Longtime faculty member Archie Loss dies at 71

July 23, 2010

Archie Krug Loss, professor emeritus of English and American studies at Penn State Erie, The Behrend College, died Monday, July 19, surrounded by his wife and children at the Cleveland Clinic, following a six-month battle with lung cancer. He was 71.

Loss was arguably best known for teaching American Studies 105: American Popular Culture and Folklife, a course about 1960s America that he first began teaching at Penn State Behrend in 1993.

The three-credit course places a heavy emphasis on music, movies and the media. The syllabus stresses music legends Bob Dylan and the Beatles, films such as Rebel without a Cause, The Graduate, Easy Rider, and Apocalypse Now, and a personal account of the Ohio National Guard shootings at Kent State in May 1970 -- by a local resident who was a student at the time. Bill McLean, lecturer in speech communication, taught the course for Loss during the spring 2010 semester.

"The American 1960s were a decade of diversity, chaos and change," said Loss in a 2009 interview. "The best way to learn about the significance of this historical time is to do so through the first-hand accounts of those who experienced it. That means music, visuals, guest speakers, and group discussion and interaction."

Throughout his 36-year tenure at Penn State Behrend, Loss was promoted to full professor and served as head of what is now the college's School of Humanities and Social Sciences for 12 years. He taught 11 courses, wrote or co-authored dozens of articles as well as four books, and presented numerous papers at technical and professional meetings. Notably, he wrote "Pop Dreams: Music, Movies, and the Media in the American 1960s" (Harcourt, 1998), which was used in American Studies 105.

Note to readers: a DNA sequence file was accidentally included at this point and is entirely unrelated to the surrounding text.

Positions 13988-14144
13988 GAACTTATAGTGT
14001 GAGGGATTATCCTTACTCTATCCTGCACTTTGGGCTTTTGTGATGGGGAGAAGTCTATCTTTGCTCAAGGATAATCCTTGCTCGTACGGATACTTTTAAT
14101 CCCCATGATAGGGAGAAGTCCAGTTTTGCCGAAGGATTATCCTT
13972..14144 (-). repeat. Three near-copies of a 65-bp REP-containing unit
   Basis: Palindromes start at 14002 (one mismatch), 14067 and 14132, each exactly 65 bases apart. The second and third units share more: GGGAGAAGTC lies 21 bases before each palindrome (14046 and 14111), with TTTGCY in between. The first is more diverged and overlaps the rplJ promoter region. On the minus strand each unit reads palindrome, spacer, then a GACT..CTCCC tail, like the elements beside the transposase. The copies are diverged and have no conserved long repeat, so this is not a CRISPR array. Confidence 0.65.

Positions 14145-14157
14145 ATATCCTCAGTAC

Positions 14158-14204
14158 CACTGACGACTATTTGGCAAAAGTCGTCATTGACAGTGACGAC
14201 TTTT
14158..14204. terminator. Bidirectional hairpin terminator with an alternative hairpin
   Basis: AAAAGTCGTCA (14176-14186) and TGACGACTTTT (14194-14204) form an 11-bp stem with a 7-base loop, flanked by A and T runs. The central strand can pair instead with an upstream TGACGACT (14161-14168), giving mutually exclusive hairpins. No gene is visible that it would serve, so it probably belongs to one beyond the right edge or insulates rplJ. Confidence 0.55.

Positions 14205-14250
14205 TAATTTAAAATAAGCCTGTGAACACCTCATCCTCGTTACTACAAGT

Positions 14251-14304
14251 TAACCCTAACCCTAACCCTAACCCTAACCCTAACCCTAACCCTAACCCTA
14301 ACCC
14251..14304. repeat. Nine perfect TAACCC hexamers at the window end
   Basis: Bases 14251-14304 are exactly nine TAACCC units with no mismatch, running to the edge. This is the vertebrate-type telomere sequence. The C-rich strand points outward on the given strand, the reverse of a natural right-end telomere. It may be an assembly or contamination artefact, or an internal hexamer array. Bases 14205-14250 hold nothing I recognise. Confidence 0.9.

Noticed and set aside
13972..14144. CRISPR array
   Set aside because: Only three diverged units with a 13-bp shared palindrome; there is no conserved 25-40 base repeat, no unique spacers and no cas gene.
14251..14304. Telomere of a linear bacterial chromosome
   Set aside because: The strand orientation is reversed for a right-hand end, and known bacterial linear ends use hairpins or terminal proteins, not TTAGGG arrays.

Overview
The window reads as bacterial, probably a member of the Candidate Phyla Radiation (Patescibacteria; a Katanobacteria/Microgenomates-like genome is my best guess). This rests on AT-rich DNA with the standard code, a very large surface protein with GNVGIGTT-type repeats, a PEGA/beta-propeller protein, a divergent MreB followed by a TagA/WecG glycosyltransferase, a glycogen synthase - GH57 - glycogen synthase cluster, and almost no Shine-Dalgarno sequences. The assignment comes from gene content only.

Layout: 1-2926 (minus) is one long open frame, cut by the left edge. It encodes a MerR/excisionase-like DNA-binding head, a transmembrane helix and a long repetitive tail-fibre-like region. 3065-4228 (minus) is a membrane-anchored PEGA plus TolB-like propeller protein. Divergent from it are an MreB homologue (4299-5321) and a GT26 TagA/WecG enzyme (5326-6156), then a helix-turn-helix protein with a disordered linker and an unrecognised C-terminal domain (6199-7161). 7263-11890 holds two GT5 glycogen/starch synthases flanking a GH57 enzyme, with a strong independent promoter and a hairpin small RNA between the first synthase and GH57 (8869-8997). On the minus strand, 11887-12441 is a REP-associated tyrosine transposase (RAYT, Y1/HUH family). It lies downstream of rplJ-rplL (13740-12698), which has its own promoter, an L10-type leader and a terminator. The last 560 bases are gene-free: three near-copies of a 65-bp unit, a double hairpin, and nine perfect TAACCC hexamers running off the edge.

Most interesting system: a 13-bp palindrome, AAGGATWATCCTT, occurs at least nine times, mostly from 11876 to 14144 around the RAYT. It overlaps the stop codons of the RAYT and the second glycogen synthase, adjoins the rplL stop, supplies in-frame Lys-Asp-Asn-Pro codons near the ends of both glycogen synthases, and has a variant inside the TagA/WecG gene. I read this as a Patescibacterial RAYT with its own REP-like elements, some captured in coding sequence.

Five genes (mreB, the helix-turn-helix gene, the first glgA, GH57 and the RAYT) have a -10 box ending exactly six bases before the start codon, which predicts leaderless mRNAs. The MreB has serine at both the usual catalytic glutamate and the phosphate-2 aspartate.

Loss was the recipient of the Penn State Behrend Council of Fellows Excellence in Research Award and served as the college's commencement speaker in May 1998. His address was titled "The American Dream, 1998."

"My students from American Studies 105 know how I feel about Bob Dylan and his place in American music," Loss said as he closed his remarks. "They -- and I hope all of you -- will understand my ending this talk with part of one of his songs, a particular favorite of mine, dedicated to you: May your God bless and keep you; May your wishes all come true; May you always do for others; And let others do for you. May you build a ladder to the stars; And climb on every rung. May you stay -- forever young."

Loss earned his doctoral and master's degrees in English and art history from Penn State and a bachelor's degree in English and social studies from Millersville University.

Loss was born on Jan. 31, 1939, in Hanover, Pa., and was the only child of Alexander and Evelyn Krug Loss. He is preceded in death by his parents. Loss is survived by his wife of 43 years, Suzanne Perry Loss; two daughters, Emma Perry Loss and her husband, Paul Eisenstein, of Columbus, Ohio, and Lucinda Loss Shue and her husband, Captain Christopher Shue, of Fruitland, Md.; one son, Christopher Perry Loss and his wife, Catherine Loss, of Nashville, Tenn.; as well as five granddaughters, two grandsons, brothers- and sisters-in-law, and multiple nieces and nephews.

In lieu of flowers, memorial donations may be made to the Archie K. Loss Scholarship Fund at Penn State Behrend, 4701 College Drive, Erie, PA 16563.

  • Archie Loss discusses the Jan. 8, 1971, issue of 'Life' magazine during an American Studies 105 class in 2009.

    IMAGE: Penn State

(Media Contacts)

Last Updated October 17, 2019